Tim Cook
      • Not exactly

        Microsoft wasn't having any success with their anti-android lawsuits against B&N as the ITC made a preliminary ruling in favor of B&N.
      • It sounds more like an MS win


        B&N having to pay MS would add stress to their already existing finacial problems, but to approach MS with an offer that would benefit MS more then a simple couple of million dollar payments, an opportunity only someone like B&N could offer, (as how many of the others who settled do what B&N does?)

        From MS's standpoint, it likely makes more sense to get continuing (possibly higher) revenue from a partnership like this, then a couple of million dollar payments evey so often.
        William Farrel
    • Not at All

      This, like most settlements is a way to satisfy both parties from a financial standpoint. This could just as well be spurred by an impending Microsoft loss as a win. Both parties benefit financially from the settlement agreement, which we will never see of course. This is a way to end the case expeditiously without dragging it out and making both parties spend a lot more money on legal fees.

      Actually, this would more indicate that Microsoft was at a disadvantage in the case than Barnes & Noble because of the possible outcomes. If Barnes & Noble won the case, it would be a significant disadvantage to Microsoft while it wouldn't really benefit Barnes & Noble much at all besides the case being over. On the other hand if Microsoft won, then it would give them further advantage in future endeavours to extract the same license fees in future cases, while being a strong disadvantage to Barnes & Noble.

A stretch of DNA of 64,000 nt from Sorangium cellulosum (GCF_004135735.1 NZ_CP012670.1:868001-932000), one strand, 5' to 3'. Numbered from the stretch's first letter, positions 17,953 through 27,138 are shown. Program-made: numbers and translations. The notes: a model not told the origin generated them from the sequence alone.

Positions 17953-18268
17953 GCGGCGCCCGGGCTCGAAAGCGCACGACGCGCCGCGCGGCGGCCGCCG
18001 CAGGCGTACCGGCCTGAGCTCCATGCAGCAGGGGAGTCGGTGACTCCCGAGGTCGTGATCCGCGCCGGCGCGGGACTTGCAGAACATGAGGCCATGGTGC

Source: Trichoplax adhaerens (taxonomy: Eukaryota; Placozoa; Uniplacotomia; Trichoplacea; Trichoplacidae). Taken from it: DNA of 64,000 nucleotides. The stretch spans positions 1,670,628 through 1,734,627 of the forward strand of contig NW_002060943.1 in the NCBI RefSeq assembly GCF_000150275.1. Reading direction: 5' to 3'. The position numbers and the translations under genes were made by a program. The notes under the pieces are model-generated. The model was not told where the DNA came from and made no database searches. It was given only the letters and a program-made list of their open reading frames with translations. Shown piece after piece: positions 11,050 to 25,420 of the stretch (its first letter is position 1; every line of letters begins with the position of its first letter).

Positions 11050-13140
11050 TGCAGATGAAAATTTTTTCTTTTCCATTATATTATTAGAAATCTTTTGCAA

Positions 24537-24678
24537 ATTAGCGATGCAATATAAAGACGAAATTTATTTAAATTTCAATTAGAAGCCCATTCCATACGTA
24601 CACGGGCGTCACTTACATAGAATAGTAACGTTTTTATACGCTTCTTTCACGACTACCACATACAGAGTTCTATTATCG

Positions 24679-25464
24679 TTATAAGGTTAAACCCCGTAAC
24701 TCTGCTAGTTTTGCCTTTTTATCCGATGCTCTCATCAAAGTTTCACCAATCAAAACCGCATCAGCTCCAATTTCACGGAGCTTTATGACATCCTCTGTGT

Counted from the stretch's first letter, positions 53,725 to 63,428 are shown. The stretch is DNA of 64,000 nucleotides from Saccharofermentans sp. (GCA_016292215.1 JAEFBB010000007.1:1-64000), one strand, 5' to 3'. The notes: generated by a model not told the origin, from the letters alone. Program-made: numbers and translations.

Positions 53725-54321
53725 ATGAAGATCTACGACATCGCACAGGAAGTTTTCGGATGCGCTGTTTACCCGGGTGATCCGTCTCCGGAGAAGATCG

Microsoft had much more to gain by pressing the case to an end if it were so sure that they would win. The only reason for them to settle is if their odds of winning were not as great as all that. On the other hand, Barnes & Noble had little to gain with a win, and much to lose with a loss, so settling in a way that provided them with an actual gain was a big inducement for them to agree.
      • Not so. BN had a lot to gain from a win. A huge chunk of cash not going out

        to MS for all previously sold and future sold nooks. BN would have been much better off starting this new partnership without any royalty payments to MS for android based nooks, which despite this partnership will continue to be sold. That they agreed to pay the royalty tells you everything you need to know
        Johnny Vegas
      • That's Just Not Losing

        @Johnny Vegas
        What you say is not a gain, it's just the absence of a loss. B&N doesn't gain anything from it. What makes you think this partnership would happen at all without the court case to induce it? This is a way for B&N to not actually pay a cent to Microsoft, with no risk of losing, and for Microsoft to still maintain that B&N devices are all licensed by them. They didn't agree to pay any royalty. They agreed to be credited for paying royalties as part of this new venture. In fact they agreed to make a profit from the venture rather than having to pay anything to Microsoft.
      • Avoiding a loss is not a gain

        It's merely maintaining the status quo. This really works well for both MS and B&N because now they have the beginnings of an integrated platform system that could compete with Amazon and Apple. If it works, then it's a big gain for both of them.
      • I think you're wrong, It makes a lot more sense that MS had more to gain

        by [b]not[/b] pressing the case.

        What would MS get once they won? A few million dollars? Wow, for a company that earns billions per quarter, that is really a not a large amount by any stretch of the imagination.

        What they would have lost? A partner with books to compete against Amazon and Apple.

        You tell me, what is the better deal for Microsoft going forward? Cash? they got that, and plety of it. Books? well, they don't have them, and would likely want that.

        What would you have chosen?
        William Farrel
      • The winner pays $300 million?

        @CFWhitman : I think you're probably right. Microsoft's paying $300 million for a piece of the Nook action doesn't sound like the behavior of a company that felt it had a slam dunk case. B&N has gained some financial backing at a time when it is quite useful, and B&N and Microsoft together may offer a little stronger fight against the Amazon juggernaut.